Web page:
Singapore – Multicultural, Organised and Clean

You experience it from when you enter the airport until you leave customs when exiting this futuristic high-tech hub in Asia. Everything works smooth and efficient. No queues in immigration and my luggage were waiting for me as I arrived in the baggage claim area. The roads are built for an expansion in the number of cars and the public transportation system is a success on rails and wheels. The city is clean, and I mean that literally. There is no paper lying around and trains, buses, buildings, stores, offices are all spotless.

The mix of cultures is perfectly organized in different areas. Arab Street and the area around, with the beautiful Mosque and the traditional Arab houses for the Muslim community, is worth a visit. Chinatown with its heritage area is also a must. Take the MRT to Chinatown – coming up from the subway station is an experience not to miss. Little India is more chaotic, noisy and crowded as you would expect if you have been to India. Downtown is a beautiful mix of skyscrapers and heritage buildings from the Victorian era.

All areas are easily reached by the MRT subway and buses for a very low cost. I have friends living the expat life in Singapore and they housed me for the week I was there. They live just outside of town in a nice neighborhood and both buses and trains are easily accessible from everywhere for tourists and inhabitants alike.

A must visit downtown is Raffles Hotel and Long John Bar, where the Singapore Sling was first made. Try the famous drink and eat the complimentary peanuts. Crack them and throw the shells on the floor like they did back then – and still do today. After your aperitif at Raffles, cross the street and pass the Chijmes walls for an experience in fine dining from one of the world’s kitchens, or grab a bite and go for more drinks in a bar or lounge and continue with the nightlife of Singapore.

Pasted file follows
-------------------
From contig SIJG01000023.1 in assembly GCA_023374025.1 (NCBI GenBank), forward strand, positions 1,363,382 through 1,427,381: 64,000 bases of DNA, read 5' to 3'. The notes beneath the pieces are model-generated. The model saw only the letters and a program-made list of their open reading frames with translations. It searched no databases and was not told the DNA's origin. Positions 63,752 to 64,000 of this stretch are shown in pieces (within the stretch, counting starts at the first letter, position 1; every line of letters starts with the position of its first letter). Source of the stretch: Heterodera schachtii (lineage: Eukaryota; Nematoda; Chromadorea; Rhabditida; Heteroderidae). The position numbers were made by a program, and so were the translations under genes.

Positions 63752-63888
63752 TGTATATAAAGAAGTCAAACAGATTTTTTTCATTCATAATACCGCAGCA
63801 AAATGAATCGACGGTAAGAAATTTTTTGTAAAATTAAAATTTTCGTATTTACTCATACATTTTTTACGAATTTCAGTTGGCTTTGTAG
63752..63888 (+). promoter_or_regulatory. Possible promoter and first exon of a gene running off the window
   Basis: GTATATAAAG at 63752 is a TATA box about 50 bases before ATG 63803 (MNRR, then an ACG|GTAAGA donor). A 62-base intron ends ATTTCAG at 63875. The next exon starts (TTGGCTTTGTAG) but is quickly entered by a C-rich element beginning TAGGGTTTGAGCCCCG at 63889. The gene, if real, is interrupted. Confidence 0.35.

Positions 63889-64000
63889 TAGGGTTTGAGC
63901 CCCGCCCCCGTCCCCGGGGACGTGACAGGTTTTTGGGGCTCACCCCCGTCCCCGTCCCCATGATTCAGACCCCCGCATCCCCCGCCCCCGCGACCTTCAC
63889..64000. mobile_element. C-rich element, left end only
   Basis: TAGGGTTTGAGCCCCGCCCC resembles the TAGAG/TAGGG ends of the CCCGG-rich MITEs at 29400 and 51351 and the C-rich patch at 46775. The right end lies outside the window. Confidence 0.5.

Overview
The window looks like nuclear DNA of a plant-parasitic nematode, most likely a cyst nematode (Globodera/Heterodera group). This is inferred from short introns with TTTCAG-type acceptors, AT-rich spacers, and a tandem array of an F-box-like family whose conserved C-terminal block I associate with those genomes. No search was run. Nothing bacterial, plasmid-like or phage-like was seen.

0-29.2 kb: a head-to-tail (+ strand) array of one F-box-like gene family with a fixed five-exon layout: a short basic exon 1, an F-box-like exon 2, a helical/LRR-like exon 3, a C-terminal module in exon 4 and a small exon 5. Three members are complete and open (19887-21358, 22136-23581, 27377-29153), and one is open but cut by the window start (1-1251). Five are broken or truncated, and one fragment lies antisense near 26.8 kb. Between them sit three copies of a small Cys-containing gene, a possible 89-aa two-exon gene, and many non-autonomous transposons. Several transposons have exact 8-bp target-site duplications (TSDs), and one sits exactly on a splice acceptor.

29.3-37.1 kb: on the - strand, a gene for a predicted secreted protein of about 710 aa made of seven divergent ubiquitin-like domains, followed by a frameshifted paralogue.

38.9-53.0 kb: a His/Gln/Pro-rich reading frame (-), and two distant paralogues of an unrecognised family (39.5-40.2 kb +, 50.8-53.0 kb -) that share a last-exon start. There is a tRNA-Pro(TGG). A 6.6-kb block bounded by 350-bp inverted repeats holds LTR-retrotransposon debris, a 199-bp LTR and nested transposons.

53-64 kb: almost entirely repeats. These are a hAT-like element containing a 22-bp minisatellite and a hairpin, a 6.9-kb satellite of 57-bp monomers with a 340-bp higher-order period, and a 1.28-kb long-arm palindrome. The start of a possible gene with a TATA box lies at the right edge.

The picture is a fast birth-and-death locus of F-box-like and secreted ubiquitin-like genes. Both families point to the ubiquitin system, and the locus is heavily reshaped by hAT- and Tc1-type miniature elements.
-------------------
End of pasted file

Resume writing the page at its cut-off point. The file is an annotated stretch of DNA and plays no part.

Downtown you also find the famous shopping street Orchard Road. If money is not an issue, this is where you can empty your wallet in branded stores like Tiffany & Co, Dior, Prada, Luis Vuitton, and other high profiled couture brands. The architecture compliments the brands using golden facades and state of the art architecture.

Moving down to the Marina Bay area, you’ll see the amazing skyline with the Marina Bay Sands Hotel. Stop by the symbol of Singapore, Merlion Park, to hear the story and take photos of the hotel. Stop by the Mall with an indoor lake before you head up to the pool bar at the top to watch the sunset and try the cocktails. You must pay S$20 to get up but you use the ticket to pay for drinks. The view is stunning. At 08:45, move over to the other side of the bar overlooking the Gardens by the bay. They have a stunning light show in the garden trees. You don’t want to miss this. Both the music and the light show is magical.

Another must try in Singapore is the Singapore Flyer. You get the view over the city as well as the ocean with all the ships waiting to load or unload for their overseas travels in the giant harbor. I went up early Sunday morning. It is like the London Eye if you have ever tried that. I also stopped by Sentosa Island. This is where you will find Disneyland Singapore and Water World. They also have a gondola going from the mainland to Sentosa Island.

From Marina Bay, there is a river going to Clarke Quay. This is a nice area packed with restaurants and bars by the river. You can walk from Marina Bay or take a boat. The boat also passes Boat Quay. This area of old low buildings in front of the high-rise skyscrapers is a beautiful contrast of old meets new. The boat also passes beautiful bridges, the parliament, and Fullerton Hotel. A short but picturesque boat trip making your feet happy on your way to nice wines and good food.

The transportation system in Singapore is an experience. I used both busses and trains to move around, and they are all super-efficient clean and safe. The taxis are also a good option, especially at night. The prices of transportation are cheap compared to the price range of other goods and services in Singapore.

Be prepared to pay what you would pay in Paris, Rome and Oslo for food and drinks around town. For local hawker food, you should try the food courts around town serving local specialties. Chinatown is one of those places and you can get a meal for S$5. Try the noodle man, where you can watch them make noodles by hand while you eat. One of the specialty dishes in Singapore is Chilli Crab. I tried it at the food court in Newton, easily reached by MRT one station from Orchard Road. The price was S$43 and a soda was S$5, so they have expensive meals at the Hawker food courts too.


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